Our first, brief phoebe sighting was on March 31, and only rare glimpses since.
Today one phoebe has been around all day, snatching bugs from the air, and checking out the nesting site of the past 2 years, the light fixture outside our bedroom window.
Last year, nest construction started on April 19, and that nest ultimately produced 2 broods of 4. Do the math, that's 8 little birdies! And we had a front row seat to the entire show.
We've only seen the single bird today. It's been extremely noisy, flying around, perching, yelling to its mate to come on over and start building.
It must remember me--and my camera--from last year, because it didn't mind a bit that I was snapping away from inside the house. I even got a "What are you lookin' at?" stare--coppin' some 'tude, aren't you, little birdie?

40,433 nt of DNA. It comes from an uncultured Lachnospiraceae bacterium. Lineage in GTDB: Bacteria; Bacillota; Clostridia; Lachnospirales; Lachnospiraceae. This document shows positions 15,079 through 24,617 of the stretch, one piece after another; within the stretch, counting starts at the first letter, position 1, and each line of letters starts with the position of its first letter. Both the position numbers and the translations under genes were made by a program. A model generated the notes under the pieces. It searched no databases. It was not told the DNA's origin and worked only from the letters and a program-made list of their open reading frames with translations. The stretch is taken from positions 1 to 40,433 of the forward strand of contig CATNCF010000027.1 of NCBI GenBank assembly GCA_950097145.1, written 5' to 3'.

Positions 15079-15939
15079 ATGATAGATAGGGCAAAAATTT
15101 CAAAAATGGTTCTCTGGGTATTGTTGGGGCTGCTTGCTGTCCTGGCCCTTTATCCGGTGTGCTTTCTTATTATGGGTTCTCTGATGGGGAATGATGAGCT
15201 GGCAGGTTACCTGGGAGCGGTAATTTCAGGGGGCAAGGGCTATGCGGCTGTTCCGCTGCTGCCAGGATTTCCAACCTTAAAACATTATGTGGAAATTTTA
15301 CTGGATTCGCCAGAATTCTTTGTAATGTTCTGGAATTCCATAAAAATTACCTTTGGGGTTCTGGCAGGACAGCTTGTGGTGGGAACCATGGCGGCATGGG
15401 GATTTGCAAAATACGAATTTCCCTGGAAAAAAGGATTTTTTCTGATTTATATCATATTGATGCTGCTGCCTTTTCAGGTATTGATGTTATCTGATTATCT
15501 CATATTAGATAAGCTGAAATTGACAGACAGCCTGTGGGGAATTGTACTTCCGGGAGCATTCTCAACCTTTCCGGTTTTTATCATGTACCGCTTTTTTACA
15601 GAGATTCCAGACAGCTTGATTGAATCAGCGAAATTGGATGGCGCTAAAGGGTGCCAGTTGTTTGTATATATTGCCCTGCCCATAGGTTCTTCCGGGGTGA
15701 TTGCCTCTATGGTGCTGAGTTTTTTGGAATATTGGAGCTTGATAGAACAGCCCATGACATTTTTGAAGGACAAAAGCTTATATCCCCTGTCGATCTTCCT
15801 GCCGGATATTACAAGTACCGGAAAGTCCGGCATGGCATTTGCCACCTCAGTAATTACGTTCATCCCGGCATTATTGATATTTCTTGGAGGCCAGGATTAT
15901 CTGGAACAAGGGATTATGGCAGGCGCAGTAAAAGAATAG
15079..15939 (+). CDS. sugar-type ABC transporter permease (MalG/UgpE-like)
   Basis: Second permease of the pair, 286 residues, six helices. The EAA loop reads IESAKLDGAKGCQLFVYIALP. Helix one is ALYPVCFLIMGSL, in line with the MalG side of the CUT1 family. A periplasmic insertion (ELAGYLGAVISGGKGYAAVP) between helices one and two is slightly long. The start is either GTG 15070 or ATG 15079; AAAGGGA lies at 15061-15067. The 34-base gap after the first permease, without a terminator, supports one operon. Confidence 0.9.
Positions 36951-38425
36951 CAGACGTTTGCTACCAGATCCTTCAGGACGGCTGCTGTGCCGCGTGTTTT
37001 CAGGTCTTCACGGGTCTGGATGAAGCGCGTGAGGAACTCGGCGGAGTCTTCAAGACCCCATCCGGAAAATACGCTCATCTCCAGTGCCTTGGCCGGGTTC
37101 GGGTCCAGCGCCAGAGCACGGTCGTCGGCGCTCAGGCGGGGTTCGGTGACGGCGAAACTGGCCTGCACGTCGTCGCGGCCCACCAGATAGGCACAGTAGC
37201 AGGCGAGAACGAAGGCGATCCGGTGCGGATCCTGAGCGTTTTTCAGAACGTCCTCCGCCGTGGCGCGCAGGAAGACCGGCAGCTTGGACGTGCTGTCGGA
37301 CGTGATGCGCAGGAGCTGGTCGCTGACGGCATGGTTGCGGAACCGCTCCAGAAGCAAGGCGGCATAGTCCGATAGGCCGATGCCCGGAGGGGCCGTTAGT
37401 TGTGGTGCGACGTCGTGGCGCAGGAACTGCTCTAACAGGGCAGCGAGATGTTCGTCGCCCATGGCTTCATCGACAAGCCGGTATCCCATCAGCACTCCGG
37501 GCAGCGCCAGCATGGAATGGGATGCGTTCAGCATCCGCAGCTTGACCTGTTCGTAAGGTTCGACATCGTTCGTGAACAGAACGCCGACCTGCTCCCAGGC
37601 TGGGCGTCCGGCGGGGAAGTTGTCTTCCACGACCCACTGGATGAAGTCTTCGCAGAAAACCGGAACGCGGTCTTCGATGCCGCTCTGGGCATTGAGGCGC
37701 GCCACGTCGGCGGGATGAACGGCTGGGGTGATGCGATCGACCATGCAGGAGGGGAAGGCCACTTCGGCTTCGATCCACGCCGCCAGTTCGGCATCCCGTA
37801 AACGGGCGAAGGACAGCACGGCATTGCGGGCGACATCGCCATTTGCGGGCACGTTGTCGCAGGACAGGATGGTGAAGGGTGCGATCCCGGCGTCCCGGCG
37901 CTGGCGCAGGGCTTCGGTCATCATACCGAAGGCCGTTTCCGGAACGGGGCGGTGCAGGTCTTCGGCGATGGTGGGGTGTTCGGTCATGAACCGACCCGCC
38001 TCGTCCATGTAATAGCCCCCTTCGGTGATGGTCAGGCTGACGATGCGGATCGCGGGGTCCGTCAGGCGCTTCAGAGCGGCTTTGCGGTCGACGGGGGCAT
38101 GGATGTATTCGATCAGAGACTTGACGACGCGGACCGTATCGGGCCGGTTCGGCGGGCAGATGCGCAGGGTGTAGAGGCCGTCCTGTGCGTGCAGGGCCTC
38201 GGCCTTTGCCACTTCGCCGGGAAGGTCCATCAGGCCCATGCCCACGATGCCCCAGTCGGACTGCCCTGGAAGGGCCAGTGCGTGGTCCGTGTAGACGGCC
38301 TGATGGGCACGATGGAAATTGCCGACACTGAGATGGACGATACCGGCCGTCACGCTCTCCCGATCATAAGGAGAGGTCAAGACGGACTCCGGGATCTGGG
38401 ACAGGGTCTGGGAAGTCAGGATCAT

To the accompaniment of constant phoebe cries, and cardinal chirrups, and other birdsong, I repotted my azalea and a bunch of other things. For the rest of the afternoon, I was busy in my rose beds. I transplanted 2 roses that had been in their places, not very contentedly, for more than a decade.
Rosa alba semi-plena moved from a shady spot where it never bloomed much, to the brightest spot in the front garden, a lavender bed directly in front of my garden bench.
Rose de Peintres, a centifolia, was already in the front garden but was being crowded out by some expansive gallicas whom I love far more. So I moved the centifolia into the backyard along the fence. Not sure this was a good idea or not--time will tell. I must say, it came through the winter better than it usually does, virtually no dieback, and looks fantastic. But it hasn't bloomed for years and years, so it's a risk I had to take. Also along the fence, I planted some offshoots of my gallica Charles de Mills.
Plenty of blooming rose pics can be found here on my website.
Still waiting for the rose shipment to arrive. It's officially due tomorrow, but I hoped it might come sooner.
My first King Alfred daffodil opened today.